Of all the sports, it is probably hardest to compare the players in football. How do you accurately compare an offensive lineman with a quarterback? Or, an offensive player with a defensive player?
Now, throw in different eras and try to compare players who you saw play with ones you did not. I think you get my point.
In 1999, Jim Brown was named by The Sporting News as the greatest professional football player ever (Jerry Rice was second). I have always held this view and when I started this article I had Brown at No. 1.
I have always been very impressed with his rushing stats (for example, 5.22 yards per carry) and dominance (he lead the league in rushing eight out the nine years he was in the league).
However, then I remembered what I just wrote in my article on the greatest running backs of all time. Specifically, that Brown was the greatest running back and "pure runner" (along with Gale Sanders and Barry Sanders), however, that Walter Payton (No. 8 on Sporting News' list) was the greatest all-around running back of all time.
Payton could pass, was a great receiver, and especially, an awesome blocker. Brown, by all accounts, was a disinterested, lousy blocker. Given his athletic ability, strength, and toughness and the two running backs scheme at the time—this was inexcusable.
Hence, for those of you who ask how I could have Sanders No. 1 all time when he was not a good tackler (which I admit is a legitimate criticism); I respond, how Brown be No. 1 all time when he was lousy blocker?
By this way of thinking, perhaps I should have listed Payton ahead of Brown since we are listing "players" and not runners. I do not know and I certainly would not criticize someone who did. (As a side not, I did not look at Sporting News' list before I did mine because I did not want to be influenced by it.)
Joe Namath, incidentally, was 96th on the list. And while I defended Namath a little in my article about the greatest quarterbacks of all time (on the Internet he is considered the most overrated athlete ever), honestly, he does not belong on their list.
Anyways, as I wrote to defend my listing of Deion as No. 2, I realized that he should be No. 1 and I switched his ranking with Brown. And while I certainly would not criticize you if you listed Rice as 1st (I listed him third), it is not even clear to me that he the greatest receiver of all-time, since I am big fan of both Don Hutson and Randy Moss.
To each his own.
I actually think Deion Sanders is underrated (No. 37 on Sporting News list—which I find absurd) and not overrated as a player. OK, so he was not a hard or tough tackler, but that does not make him a weak or bad tackler.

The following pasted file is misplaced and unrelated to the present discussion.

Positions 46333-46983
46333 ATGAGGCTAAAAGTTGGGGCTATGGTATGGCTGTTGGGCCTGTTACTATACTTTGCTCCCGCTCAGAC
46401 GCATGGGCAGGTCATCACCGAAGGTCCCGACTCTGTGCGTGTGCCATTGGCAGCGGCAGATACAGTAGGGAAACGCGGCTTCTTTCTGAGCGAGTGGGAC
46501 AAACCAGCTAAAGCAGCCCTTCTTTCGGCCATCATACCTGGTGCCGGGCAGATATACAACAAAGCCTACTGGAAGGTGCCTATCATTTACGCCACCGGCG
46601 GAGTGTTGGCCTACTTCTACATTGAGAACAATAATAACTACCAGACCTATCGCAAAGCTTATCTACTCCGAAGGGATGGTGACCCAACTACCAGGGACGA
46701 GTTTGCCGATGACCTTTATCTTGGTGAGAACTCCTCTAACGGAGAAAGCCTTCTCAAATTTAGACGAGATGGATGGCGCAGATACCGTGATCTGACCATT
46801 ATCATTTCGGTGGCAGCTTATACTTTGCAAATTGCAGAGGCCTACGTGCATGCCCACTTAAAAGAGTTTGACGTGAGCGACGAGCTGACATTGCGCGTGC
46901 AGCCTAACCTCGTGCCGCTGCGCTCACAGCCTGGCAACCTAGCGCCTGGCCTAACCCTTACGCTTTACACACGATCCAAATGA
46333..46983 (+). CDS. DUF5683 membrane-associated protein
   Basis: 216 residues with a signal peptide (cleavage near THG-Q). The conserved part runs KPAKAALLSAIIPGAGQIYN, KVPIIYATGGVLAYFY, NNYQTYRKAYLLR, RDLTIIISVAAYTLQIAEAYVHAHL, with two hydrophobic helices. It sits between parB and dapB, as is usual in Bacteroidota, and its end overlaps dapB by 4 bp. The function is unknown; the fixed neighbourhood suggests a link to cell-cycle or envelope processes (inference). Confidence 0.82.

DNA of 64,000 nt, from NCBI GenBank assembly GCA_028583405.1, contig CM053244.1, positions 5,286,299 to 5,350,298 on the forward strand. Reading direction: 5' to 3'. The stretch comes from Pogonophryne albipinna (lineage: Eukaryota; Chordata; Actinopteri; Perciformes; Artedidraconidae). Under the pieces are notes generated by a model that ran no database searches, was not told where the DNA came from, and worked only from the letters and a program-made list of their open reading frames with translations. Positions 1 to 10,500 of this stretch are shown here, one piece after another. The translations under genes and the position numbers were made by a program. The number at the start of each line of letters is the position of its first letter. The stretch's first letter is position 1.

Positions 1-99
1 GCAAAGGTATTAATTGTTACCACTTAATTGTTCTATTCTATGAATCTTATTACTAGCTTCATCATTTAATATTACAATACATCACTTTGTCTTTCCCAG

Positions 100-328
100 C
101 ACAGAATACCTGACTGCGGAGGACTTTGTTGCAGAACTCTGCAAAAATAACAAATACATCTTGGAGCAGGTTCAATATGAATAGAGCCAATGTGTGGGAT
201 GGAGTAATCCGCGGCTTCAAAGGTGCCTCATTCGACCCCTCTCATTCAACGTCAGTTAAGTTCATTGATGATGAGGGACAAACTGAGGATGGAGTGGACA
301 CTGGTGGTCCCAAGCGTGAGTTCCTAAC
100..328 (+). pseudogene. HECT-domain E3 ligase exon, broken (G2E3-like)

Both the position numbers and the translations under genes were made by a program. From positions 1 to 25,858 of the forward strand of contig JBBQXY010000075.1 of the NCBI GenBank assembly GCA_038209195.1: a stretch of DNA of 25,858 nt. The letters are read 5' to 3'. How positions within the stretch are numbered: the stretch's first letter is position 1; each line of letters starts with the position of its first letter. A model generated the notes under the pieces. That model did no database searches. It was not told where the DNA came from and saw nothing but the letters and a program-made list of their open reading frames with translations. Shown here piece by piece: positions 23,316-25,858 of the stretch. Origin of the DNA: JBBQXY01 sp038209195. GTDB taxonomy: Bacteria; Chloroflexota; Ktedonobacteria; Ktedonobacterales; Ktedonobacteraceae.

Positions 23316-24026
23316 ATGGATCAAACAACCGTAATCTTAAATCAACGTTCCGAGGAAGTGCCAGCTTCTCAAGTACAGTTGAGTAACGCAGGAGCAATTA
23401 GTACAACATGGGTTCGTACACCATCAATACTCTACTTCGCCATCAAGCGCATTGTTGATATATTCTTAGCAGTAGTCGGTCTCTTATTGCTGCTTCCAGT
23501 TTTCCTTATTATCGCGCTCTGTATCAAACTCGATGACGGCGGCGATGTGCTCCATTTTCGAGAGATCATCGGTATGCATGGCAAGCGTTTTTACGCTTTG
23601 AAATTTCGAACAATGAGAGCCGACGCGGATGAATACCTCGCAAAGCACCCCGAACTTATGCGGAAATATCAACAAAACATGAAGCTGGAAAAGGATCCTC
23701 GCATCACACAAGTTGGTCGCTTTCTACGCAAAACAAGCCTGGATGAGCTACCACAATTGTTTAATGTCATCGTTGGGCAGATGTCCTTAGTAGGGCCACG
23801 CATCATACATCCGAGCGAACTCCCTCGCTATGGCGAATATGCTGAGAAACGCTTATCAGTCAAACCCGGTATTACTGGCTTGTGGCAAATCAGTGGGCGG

In fact, rarely did I see a receiver/runner get by him—he usually grabbed them (till someone else helped) or pushed them out of bounds. Besides, the receiver he was covering caught the ball a lower percentage of the time against him than any cornerback in the history of the NFL (or, at least since 1965, which was when I started watching football). (I took into consideration he always covered the best receiver.)
Yes, Deion was the best cover corner (or safety) in NFL history and this does not seem to be in dispute. He took away half the field from the offense on passing grounds; this was a tremendous advantage to a defense in the pass-happy era he played in.
And his teams won. He would show-up late from playing baseball and Atlanta suddenly started winning games after struggling. He signed with San Francisco for one year and they won the Super Bowl. The next year he signed with Dallas and they won the Super Bowl. Coincidence?
I think not.
I once watched a game (I think in 1995) where the ball was thrown to Jerry Rice and he ran past Rice and intercepted it. Twice—the second time in the end zone.
In addition, he was a great kick returner and would have been a great wide receiver if he was allowed to play receiver more. And once Sanders got the ball in his hands, he was the most dangerous runner in the history in the NFL.
During his career, Sanders intercepted 52 passes for 1,331 yards (a 25.1 yards per return average) and ran 56 times for 1,578 yards—for an absolutely amazing 28.7 yards a rush!
Sanders amassed 7,838 all-purpose yards and scored 22 touchdowns: nine interception returns, six punt returns, three kickoff returns, three receiving, and one fumble recovery.
His 19 defensive and return touchdowns are an NFL record. He was selected to eight Pro Bowls in 1991-1994, 1996-1999. He was also awarded the NFL Defensive Player of the Year Award in 1994.
Sanders is the most valuable non-quarterback that I ever witnessed play in the NFL. And since the question is "football players" -- all of this increases his ranking as a player.
You, the Sporting News, and the Internet can continue to foolishly underrate Sanders if you want to because your idea of a great football player is someone who is mean or tough. I guess Randy Moss is overrated, too. (I have 23 tough football players on my list—I think I am allowed two that are not tough since they have unreal athletic ability.)
As for me—if I had the No. 1 pick in the all time NFL draft, I would take Sanders without hesitation. After all, there are lots of great quarterbacks, receivers, running backs, and defensive players, but only one Deion.
Here is my guess for the 25 Top Players in NFL History, with my apologies to the hundreds of players (especially the ones I did not see play who were at a disadvantage) who could have easily made this list.
1. Deion Sanders
2. Jim Brown
3. Jerry Rice
4. Lawrence Taylor
5. Dick Butkus
6. Roger Staubach
7. Joe Montana
8. Don Hutson
9. Ray Nitschke
10. Walter Payton
11. Reggie White
12. Forrest Gregg
13. Johnny Unitas
14. Gale Sayers
15. Barry Sanders
16. O.J. Simpson
17. Tom Brady
18. Randy Moss
19. Brett Favre
20. Bart Starr
21. Otto Graham
22. Ray Lewis
23. Dick (Night Train) Lane
24. Bruce Smith
25. Mike Ditka
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